Other fictional causes for the world coming to an end include climate change and other extreme natural phenomena (which, despite recent political controversies, most likely contributed to past civilisational collapses such as those of the Maya and the Gotlandic Bronze Age culture in Scandinavia). This is seen, for example, in the movie Waterworld and Cormac McCarthy’s franchise The Road, as well as a host of lesser known movies such as Snowpiercer and The Colony. Occasionally aliens are involved (lots of computer games such e.g. Half Life). Dragons can make an appearance (Reign of Fire). Even intelligent ants have been presented as a future potentiality (Phase 4). There are also even more interesting plot devices that can be used, such as a worldwide, artificially imposed technological reverse back to pre-industrial and pre-gunpowder levels as seen in S.M. Stirling’s Dies the Fire series.
At this point, I’d like to distinguish post-apocalyptic fiction from other types of disaster scenarios. Some works present disasters that are too local or limited in effect to be truly apocalyptic, such as those afflicting a single city or region. Others are SO devastating (such as a massive meteor strike) that they would wipe out life on Earth, leaving nobody to even build a post-Event society from the ashes. When discussing post-apocalyptic fiction, it has to fit into that relatively wide sweet spot that wipes out civilisation but leaves enough survivors to credibly rebuild…eventually.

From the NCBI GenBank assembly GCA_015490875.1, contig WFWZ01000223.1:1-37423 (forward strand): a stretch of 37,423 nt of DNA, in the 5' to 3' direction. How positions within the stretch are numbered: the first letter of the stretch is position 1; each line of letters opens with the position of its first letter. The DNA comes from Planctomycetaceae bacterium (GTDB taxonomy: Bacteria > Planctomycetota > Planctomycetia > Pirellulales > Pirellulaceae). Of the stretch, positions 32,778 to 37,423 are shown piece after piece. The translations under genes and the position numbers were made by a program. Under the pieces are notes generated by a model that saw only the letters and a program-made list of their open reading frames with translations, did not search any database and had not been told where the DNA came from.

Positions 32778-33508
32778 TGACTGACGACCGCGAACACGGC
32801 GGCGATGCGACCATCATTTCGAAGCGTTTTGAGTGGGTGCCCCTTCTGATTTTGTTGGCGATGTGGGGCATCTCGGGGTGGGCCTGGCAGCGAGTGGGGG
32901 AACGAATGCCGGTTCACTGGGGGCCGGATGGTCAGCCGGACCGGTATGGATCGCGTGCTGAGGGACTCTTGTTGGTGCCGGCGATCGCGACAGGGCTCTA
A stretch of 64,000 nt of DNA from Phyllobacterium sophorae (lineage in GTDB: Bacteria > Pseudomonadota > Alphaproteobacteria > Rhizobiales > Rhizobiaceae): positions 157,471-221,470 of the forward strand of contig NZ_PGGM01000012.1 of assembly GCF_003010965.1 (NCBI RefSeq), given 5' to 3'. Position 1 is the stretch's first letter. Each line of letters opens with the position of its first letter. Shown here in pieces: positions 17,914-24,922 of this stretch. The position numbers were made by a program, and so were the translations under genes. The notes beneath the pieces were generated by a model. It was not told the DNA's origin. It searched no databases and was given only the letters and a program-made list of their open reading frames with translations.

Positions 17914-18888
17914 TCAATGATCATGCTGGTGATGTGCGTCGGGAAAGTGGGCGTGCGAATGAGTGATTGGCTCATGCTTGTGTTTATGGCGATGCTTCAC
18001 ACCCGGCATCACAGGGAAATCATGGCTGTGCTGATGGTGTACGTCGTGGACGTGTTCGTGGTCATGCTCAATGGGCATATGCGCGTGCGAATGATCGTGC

Now, one of the major commonalities between all of the various types of disaster plots that lead to post-apocalyptic situations is that they involve scenarios in which the apocalyptic event is outside of the control of basically everybody who suffers from it. After all, the common man on the street can’t stop the missiles from flying or a virus from breaking containment. In a sense, we can look at this as a metaphor for the powerlessness of modern man against the forces around him, not just of nature, but especially of his own science and technology. Most discerning observers can see that everything about the modern world – from its plethora of regulations to the very diet it feeds to us – makes homo technologicus weaker and more dependent on the system in which we exist. In this way, post-apocalyptism represents a pervading sense of modern man’s weakness and victimhood in the face of self-imposed limitation.
But it also represents the desire on the part of many in the modern world to liberate ourselves from this weakness and limitation, even if it might theoretically involve nuking the current system out of existence. Even though it can rightly be foreseen that such scenarios of extreme collapse might create conditions of savagery and destruction, these fictional stories nearly always involve some form of struggle by the survivors against these new conditions as they seek first for survival, and then to rebuild. This, then, is a metaphor for the longing of the human spirit to see a restoration of the heroism that is lacking in the modern world, the courage and valour which simply don’t exist in a world of spreadsheets and craft lattés.